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Automatic Chassis Lubrication

27th February 1953
Page 58
Page 58, 27th February 1953 — Automatic Chassis Lubrication
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Which of the following most accurately describes the problem?

A SYSTEM for hibri. I-1 eating points on

chassis at long, but regu lar, intervals is shown in patent No. 684,488, by Rolls-Royce, Ltd., Nightingale R o a d, Derby. The operating cycle is a long one, 100 road-miles being a suitable period.

A feature of the scheme is the use of a trctal bellows as the piston member, thus dispensing with glands and other moving seals in the oil pump. The drawing shows the general layout of the pump and driving gear. The latter, shown generally at 1, comprises sufficient pairs of gears to give the required low-working speed.

The pump consists of a closed vessel (2) fitted with inlet and discharge valves, and housing the metal bellows (3). The bellows is alternately expanded and contracted by a crank (4), thus altering the effective volume of the pump chamber. A powerful spring (5) is compressed during the suction stroke.

The operating crank is not directly connected with the gearing, but is fitted with a lost-motion device 'Which permits the crank to remain stationary for much of its time. When it does turn, imme diately it gets over dead-centre, the compressed spring takes command and delivers the oil charge rapidly. Handoperating mechanism is also provided to enable the pump to be quickly primed.


PATET•4 No. 684,497, comes from a Dutch Government Department, De Directie van de Staatsmijnen in Limburg, Heerlen, Holland, and describes a container and the vehicle used in

conjunction with it. The aim is to facilitate the handling of goods that cannot be tipped, such as tiles, so that the vehicle need not be detained during unloading.

The ccontainers described can be detached from the vehicle, and stood on the ground using the motive power of the vehicle. The drawing shows a container in the midway position during the operation.

A40 To unload, a hydraulic ram (1) is powered, and this, by pressing on camplates (2) raises the container into the position shown. The tipping action continues until the legs (3) reach the groand, biting into it with teeth (4). If the vehicle now be slowly driven forward, the legs remain on the ground and the container slowly descends, finally running off the vehicle on rollers (5) working in guides (6) attached to the vehicle.

During this operation, front legs (7) are let down to support the container at the front when the vehiclemoves away. To re-load, the vehicle has only to be backed under the container, when the converse of the foregoing oPerations takes place.

RESILIENT MOUNTING FOR TANKS DATENT No. 684,197 refers to tanker vehicles of the type used for transporting liquids in bulk, and shows a method of attaching the tank so as to permit flexing of the frame without stressing the tank, which is a very rigid member. The patentees are Thompson Brothers (Bilston), Ltd., Bilston, Staff s, Motor Services (London), Ltd., Southfield Road, London, W.4, and others. The drawing shows a cross-section of chassis and tank taken at the front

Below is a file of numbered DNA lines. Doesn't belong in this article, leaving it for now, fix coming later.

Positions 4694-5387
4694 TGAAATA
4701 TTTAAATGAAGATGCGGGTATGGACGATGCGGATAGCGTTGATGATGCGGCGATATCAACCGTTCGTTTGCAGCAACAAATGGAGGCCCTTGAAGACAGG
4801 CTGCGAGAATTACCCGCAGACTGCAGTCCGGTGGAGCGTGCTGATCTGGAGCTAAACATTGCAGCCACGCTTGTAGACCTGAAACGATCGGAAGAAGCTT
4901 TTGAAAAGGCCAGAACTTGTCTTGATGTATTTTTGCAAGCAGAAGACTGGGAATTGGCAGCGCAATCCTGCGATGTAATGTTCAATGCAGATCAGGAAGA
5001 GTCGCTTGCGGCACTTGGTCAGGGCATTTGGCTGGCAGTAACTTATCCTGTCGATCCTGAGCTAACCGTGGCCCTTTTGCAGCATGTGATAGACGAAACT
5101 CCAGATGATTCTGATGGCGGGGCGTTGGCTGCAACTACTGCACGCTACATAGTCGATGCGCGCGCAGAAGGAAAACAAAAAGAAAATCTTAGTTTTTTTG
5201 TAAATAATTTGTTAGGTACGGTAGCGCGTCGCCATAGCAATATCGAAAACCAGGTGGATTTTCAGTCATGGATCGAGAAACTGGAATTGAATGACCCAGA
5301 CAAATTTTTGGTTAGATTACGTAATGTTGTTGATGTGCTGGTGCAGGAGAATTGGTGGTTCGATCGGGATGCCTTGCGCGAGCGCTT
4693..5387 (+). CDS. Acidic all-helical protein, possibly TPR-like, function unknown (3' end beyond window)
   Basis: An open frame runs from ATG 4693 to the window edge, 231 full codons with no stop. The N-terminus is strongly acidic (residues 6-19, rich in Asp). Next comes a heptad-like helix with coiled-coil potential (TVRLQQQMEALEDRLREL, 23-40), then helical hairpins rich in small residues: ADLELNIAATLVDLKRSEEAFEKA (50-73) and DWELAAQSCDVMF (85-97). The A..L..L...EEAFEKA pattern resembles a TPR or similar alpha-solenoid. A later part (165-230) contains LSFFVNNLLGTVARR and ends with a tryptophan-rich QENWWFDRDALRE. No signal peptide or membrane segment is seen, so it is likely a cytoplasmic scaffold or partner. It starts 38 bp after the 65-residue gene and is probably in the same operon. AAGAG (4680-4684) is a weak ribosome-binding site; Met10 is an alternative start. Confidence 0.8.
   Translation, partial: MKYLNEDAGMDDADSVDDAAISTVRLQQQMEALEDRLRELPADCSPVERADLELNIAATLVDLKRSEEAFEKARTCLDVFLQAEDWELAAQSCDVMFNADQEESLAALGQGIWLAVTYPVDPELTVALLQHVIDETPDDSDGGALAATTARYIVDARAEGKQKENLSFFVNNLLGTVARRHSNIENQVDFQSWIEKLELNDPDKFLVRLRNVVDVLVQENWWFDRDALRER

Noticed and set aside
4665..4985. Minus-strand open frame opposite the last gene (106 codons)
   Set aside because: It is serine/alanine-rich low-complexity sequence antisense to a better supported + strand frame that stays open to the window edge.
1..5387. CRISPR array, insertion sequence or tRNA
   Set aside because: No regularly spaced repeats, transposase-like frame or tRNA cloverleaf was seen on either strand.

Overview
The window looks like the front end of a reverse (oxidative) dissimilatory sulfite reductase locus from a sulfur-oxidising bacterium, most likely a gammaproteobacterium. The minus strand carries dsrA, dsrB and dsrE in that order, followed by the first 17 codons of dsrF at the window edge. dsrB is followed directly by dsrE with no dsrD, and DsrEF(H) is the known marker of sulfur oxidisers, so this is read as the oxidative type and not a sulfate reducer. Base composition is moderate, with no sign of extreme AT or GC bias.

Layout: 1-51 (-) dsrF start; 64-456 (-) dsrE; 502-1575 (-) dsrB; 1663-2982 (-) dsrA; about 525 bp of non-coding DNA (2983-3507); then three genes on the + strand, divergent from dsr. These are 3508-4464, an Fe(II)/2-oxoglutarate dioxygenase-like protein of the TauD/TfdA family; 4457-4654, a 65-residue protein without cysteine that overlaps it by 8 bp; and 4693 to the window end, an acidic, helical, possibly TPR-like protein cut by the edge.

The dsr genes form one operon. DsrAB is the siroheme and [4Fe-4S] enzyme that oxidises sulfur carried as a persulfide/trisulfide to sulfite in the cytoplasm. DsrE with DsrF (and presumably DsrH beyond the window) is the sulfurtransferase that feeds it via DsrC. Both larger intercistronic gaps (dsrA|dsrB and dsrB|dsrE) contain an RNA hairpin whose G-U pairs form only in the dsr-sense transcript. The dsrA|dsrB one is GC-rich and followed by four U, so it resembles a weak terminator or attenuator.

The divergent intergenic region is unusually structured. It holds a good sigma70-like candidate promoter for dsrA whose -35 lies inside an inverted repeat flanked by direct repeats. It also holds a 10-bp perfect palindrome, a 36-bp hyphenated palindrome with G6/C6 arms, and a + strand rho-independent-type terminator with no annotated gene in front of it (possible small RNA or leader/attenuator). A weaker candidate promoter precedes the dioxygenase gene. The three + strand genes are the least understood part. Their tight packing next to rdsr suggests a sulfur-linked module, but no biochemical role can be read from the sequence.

mounting point. A pin (I) projects from a chassis cross-member and a bracket on the tank strap (2) encircles the pin, a compressed rubber sleeve being interposed. This acts as a pivot in a limited way, locating the tank with certainty but permitting the frame to twist.

An identical arrangement is used at the rear end also, the pivot-pin being co-axial with the one at the front. To act as a stop to the rocking movement, each encircling strap is provided with downward brackets (3) fitted with foot members recessed to receive rubber cushioning pads (4).

These can either rest on top of the frame, stressing the pads in cornpres sion, or be disposed sideways, so that the rubber is in shear. Similar fittings are used at intermediate points if required, but as the distortion in the middle of frame is less, simple rubber sandwich joints are sufficient.


PATENT No. 682,496, comes from Inconex Handelsges. m.b.H. für Industrielle Procliv.te-KonstructiorienExport, 3, Robert=Bosch-Strasse, Stungart, Germany, and shows a new kind of injector, said to open the way. to the building of smaller and faster oil engines, drid permitting the use of much ' heavier fuel.

The basic principle is this: The charge of fuel is stored in the injector during the preceding firing stroke, and is thereby heated. The fuel is raised to a temperature above its vaporizing point, but the pump pressure is high enough to prevent it boiling.

When injection occurs, the comparatively lower pressure in the cylinder causes the fuel to turn into vapour imniediately, a state of affairs which makes for good intermixture with the air. In addition, the high temperature is said to set up a cracking action -which changes the nature of the fuel into a lighter type.

The drawing shows the injector used, the chief point of which is the provision of fins (1) on the tip, to absorb heat from the combustion. The fin area must be carefully chosen to transmit the correct amount of heat, and for starting purposes, an electric heater may be built into the fins. With heavy oil fuels, a pressure of from five to 10 atmospheres above that in the cylinder is said to give good results.


Locations: London, Heerlen, Derby, Stungart

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